Hello friends, back here in London and having a good time. I am seriously indulging myself looking back, seeing old friends and remembering past escapades.
Yesterday I went to a screening of THE DANISH GIRL, interesting film, but it did not really get to me.. I loved SUFFRAGETTE, seen the other evening. It really knocked the breath out of me. Girls, ladies, women never forget that the freedoms we take so lightly today, were hard fought for by women, who literally went through hell to get us here. There are some extraordinary films about this season. I also really like JOBS, although some of the technology went over my head, but Michael Fassbender gives a magnificent performance in a wonderful film with a brilliant screenplay by Aaron Sorkin. See it!!
Yesterday’s screening was at the lovely BAFTA building, on Piccadilly, where all us “lovies” hang out. I went with one of my oldest friends, Stella Richards, now a super manager/agent in the theatre world. We met on a production of an Anita Loos play THE KINGS MARE about Henry VIII and a couple of his wives and starred Glynis Johns and Keith Michell, both wonderful singers. I played Catherine Howard wife, number five, who hopped into bed with her personal musician…can you blame her, married to that gout ridden, cruel old man….bad idea..she had her head cut off for her pains.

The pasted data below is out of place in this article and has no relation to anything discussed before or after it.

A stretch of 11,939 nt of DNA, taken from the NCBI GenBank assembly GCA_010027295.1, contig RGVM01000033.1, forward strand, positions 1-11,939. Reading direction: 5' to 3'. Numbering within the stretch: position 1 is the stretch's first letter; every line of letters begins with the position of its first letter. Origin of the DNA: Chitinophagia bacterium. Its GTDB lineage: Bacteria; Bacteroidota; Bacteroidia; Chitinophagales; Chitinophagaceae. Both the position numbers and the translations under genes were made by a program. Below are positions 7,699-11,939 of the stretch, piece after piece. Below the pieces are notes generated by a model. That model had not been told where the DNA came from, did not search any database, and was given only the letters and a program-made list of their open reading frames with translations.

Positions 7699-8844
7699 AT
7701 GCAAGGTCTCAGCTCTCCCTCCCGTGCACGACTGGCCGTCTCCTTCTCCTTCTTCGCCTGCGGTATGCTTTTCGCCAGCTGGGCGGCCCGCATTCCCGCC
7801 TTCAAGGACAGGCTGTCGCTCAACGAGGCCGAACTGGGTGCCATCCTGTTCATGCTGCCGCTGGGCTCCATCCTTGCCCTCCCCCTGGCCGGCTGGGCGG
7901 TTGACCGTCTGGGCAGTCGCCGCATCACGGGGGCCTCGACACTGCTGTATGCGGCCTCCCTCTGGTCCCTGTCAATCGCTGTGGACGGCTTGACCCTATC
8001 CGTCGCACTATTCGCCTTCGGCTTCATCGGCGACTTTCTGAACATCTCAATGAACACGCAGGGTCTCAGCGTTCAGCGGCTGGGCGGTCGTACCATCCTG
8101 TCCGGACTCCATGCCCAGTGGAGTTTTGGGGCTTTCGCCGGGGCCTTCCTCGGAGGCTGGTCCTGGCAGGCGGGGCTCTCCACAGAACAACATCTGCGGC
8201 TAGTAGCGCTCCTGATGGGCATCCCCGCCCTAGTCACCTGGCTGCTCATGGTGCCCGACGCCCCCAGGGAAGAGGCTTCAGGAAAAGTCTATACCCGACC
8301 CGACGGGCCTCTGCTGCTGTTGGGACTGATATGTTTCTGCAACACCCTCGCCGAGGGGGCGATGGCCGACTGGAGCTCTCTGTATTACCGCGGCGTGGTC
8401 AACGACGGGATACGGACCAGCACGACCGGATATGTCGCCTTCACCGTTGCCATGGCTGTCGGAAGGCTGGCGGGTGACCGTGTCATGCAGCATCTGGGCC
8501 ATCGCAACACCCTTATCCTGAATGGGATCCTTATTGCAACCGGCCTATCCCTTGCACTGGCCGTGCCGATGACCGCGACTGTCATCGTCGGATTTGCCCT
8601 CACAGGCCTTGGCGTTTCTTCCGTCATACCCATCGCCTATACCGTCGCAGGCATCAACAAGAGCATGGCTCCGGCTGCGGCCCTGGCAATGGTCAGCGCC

“Can you sing” asked the Director at my audition…”no” said I “well learn”, said the Director ….”you have a song.” How bad can it be thought I, Glynis and Keith will do all the singing. Wrong, t’was only me that sang, and so I stumbled through a song, every night, to Bob Dylan music, accompanied by myself on a guitar. Not good… Keith cut me off half way through, when he couldn’t stand listening, on quite a few nights. Friend Stella was Stage Manager on the show and a 40 year old friendship was born. The other dear friend seen unexpectedly was Patricia Brake, famous in the UK, who played my maid, Gwennie, when I played LORNA DOONE in the television serial. We were both about 20 and rather immature, so spent a lot of time giggling and generally having a good time. Our Director, Brandon Acton Bond, was a real gentleman, until he got up into the recording booth, to direct the video cameras, via the floor manager with us down on the stage. His language then deteriorated into the most amazing stream of unmentionable bad language, that made the poor floor manager blush. The invective poured out of his headphones into our unbelieving ears. Of course Patty and I thought this was hilarious and we compounded a difficult situation, by behaving badly and being unable to continue working by “corpsing”, laughing all the time. Very unprofessional, but what fun we had.
The business was always difficult and serious, but was not quite as money riddled as it is today, so in those days in the UK, we actors never took ourselves too seriously. We weren’t that important, but we did always have a good time and generally got on together. It changed a bit for me in LA, when I moved there…it is always about the money in Hollywood and it sort of takes some of the pleasure out of it…
Next Saturday I will be at the London Film Convention seeing fans and more old friends…should be more fun. Talk to you all again soon!